b=np.random.choice(p_bath.index, p=p_bath.values,size=len(dst))
   nrm[feat] = b

This approach leads to poor feature and joint distribution.

In the following plot, we show the distribution of features of a dataset (blue) , distribution of a synthetic dataset generated with a CTGAN in quick mode (orange, only 100 epoch for fitting ) and distribution of data assuming each feature is independant and follows a normal distribution (see code above).

For price, we see that generated data perfectly captures the distribution. It’s so good that we barely see the orange curve. Gaussian random data has the same mean and deviation as the original data but clearly does not fit the true data distribution.

For yr_built, the synthetic data generator (orange) struggles to perfectly capture the true distribution (blue) but it looks better than the average.

Price and bedrooms distribution

Below is the density chart for price, zoomed.

Zoom on price distribution

It’s more difficult to see joint distribution on this chart but we can draw a contour map to get a better view:

Original true Data Joint distribution of price and year constructed

Generated Data Joint distribution of same features. We see density start to reach those of real data

Independent random variable distribution; jointplot density is totally wrong

The same conclusion goes for other features as well. Random independent data do not fit distribution and joint distribution as effectively as properly generated data.

Each feature has its own distribution and distribution relative to others

Of course, better models than simple normal distribution do exist.

You can build kernel density estimation, gaussian mixture model or use other distribution than a normal. However,

But as you build more and more complex models, you soon will discover that you can use machine Learning  to do the job instead of looking manually for the best  distribution shape and parameters.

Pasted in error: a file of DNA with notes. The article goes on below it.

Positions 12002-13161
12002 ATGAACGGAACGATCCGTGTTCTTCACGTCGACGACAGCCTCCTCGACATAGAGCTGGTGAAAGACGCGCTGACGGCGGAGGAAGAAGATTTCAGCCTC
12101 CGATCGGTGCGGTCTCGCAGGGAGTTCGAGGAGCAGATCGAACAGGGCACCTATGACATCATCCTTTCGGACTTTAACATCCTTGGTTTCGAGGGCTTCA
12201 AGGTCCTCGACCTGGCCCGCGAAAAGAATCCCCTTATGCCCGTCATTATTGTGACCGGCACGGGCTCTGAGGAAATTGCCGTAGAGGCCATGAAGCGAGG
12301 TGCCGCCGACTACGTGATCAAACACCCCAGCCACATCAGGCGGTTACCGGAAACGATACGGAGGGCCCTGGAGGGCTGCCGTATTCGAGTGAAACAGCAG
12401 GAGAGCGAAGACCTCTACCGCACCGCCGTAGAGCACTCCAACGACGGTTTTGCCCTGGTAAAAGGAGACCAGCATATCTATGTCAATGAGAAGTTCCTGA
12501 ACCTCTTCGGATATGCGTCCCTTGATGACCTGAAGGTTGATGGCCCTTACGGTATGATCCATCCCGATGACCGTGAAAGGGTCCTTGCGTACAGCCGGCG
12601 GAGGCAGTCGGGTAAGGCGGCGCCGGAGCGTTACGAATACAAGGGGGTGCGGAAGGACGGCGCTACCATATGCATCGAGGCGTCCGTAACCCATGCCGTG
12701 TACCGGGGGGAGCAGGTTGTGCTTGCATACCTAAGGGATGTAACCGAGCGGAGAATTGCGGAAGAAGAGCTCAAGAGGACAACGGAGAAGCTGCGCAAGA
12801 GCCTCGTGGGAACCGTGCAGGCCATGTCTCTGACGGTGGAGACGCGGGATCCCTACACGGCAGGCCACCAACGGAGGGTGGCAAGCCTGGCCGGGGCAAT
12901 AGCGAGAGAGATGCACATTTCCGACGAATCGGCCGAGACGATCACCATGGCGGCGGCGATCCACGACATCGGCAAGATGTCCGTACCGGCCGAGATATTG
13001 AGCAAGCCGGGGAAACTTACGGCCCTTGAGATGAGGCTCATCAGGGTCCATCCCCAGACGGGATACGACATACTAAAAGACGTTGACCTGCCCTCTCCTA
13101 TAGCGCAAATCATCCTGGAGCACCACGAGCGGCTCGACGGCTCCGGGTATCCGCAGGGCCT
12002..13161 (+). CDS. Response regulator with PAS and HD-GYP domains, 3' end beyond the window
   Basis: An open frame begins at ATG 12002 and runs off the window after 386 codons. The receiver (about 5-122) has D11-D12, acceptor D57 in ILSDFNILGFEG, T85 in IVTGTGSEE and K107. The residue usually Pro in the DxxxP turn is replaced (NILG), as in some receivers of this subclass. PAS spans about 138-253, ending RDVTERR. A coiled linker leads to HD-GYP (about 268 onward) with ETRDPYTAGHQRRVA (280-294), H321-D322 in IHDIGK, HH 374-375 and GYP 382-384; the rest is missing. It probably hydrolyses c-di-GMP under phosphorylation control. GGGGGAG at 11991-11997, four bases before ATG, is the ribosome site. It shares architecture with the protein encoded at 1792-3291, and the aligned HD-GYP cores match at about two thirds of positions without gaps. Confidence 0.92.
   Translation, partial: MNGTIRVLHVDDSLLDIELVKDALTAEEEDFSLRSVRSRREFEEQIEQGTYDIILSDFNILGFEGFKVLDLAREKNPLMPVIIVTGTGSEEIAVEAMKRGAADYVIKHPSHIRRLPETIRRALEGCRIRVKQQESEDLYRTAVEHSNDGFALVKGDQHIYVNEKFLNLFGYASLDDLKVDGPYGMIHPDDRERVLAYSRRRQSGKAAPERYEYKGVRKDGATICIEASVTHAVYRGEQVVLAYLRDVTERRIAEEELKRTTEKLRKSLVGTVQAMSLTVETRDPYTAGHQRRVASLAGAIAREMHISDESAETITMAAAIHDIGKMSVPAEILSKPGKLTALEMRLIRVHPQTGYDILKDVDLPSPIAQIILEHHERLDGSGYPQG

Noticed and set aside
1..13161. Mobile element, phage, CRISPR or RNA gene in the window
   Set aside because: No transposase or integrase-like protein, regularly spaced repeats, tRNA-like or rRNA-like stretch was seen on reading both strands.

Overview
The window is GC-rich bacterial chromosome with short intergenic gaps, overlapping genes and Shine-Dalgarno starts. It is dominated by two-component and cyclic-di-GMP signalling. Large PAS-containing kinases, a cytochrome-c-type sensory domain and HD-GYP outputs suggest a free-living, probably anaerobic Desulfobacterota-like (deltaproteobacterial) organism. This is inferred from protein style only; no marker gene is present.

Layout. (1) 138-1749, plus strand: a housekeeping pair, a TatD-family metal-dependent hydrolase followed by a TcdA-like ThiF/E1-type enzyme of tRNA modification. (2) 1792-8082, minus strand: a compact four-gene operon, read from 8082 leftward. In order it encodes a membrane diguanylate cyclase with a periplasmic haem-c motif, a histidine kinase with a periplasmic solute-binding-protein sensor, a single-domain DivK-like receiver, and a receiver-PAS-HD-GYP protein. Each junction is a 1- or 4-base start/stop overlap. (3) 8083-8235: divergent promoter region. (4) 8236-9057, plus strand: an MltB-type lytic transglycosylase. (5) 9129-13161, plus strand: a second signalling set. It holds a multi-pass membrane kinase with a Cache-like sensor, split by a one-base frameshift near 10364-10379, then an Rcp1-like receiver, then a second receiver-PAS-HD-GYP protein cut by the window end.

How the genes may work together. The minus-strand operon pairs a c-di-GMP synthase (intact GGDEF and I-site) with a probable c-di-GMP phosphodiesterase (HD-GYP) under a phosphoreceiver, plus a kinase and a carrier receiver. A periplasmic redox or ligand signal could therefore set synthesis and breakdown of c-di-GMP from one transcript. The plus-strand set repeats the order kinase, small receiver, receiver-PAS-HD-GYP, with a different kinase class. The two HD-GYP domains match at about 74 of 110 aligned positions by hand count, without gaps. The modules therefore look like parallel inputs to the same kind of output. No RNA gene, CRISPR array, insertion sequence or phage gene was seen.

And that is where you start to use Generative Adversarial Network.

Generating good Synthetic Data

Like the prior image, Tabular data benefits from the usage of Generative Adversarial Networks with a Discriminator. In order to avoid the issue shown above, we can train a neural network on data whose input would be for each sample vector of:

  • discrete probability for each mode of categorical variable
  • probability of each mode of a a gaussian mixture model

The network is then tasked to generate a “fake sample” output and a Discriminator then tries to guess if this output comes from the Generator or from the true data.

By doing this, the Generator will learn both distribution and joint distribution between each feature, converging to a generator that outputs a sample as true as the real one.

The current best implementation of this idea is CTGAN that you can use on our Marketplace

Machine Learning efficiency

The best practical performance estimation of generated data is Machine Learning efficiency. We ran performance tests using our AI Management Platform with the optimal parameters (all models tried, hyper optimization and Blending of models) on 3 datasets with the same target :

  • Original dataset
  • Synthetic dataset fit on 800 epochs
  • Random Dataset with no joint probability

We expect that by using the AutoML feature, only data quality would change the performance.

Here are the results :

Modelization on true Data

Modelization on Synthetic Data

Modelisation on random independent data

We see that with CTGAN synthetic data, machine learning efficiency is preserved, which is not the case for independent data distribution.

Moreover, this efficiency is good even for segments of the original dataset, meaning you can generate synthetic samples for under-represented categories and keep their signal high enough to fix any bias in your dataset.

Going Further

You can read the original paper for CTGAN and find more here.

The CTGAN implementation is available on our Marketplace and you can test it with one of our public standard Dataset

Remember that synthetic data is very useful when you need to enforce data privacy or unbias a dataset. Training a Synthetic Data Generator for a few hours to build a generator that generates synthetic data should become part of your data science toolkit.




Arnold Zephir

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Arnold Zephir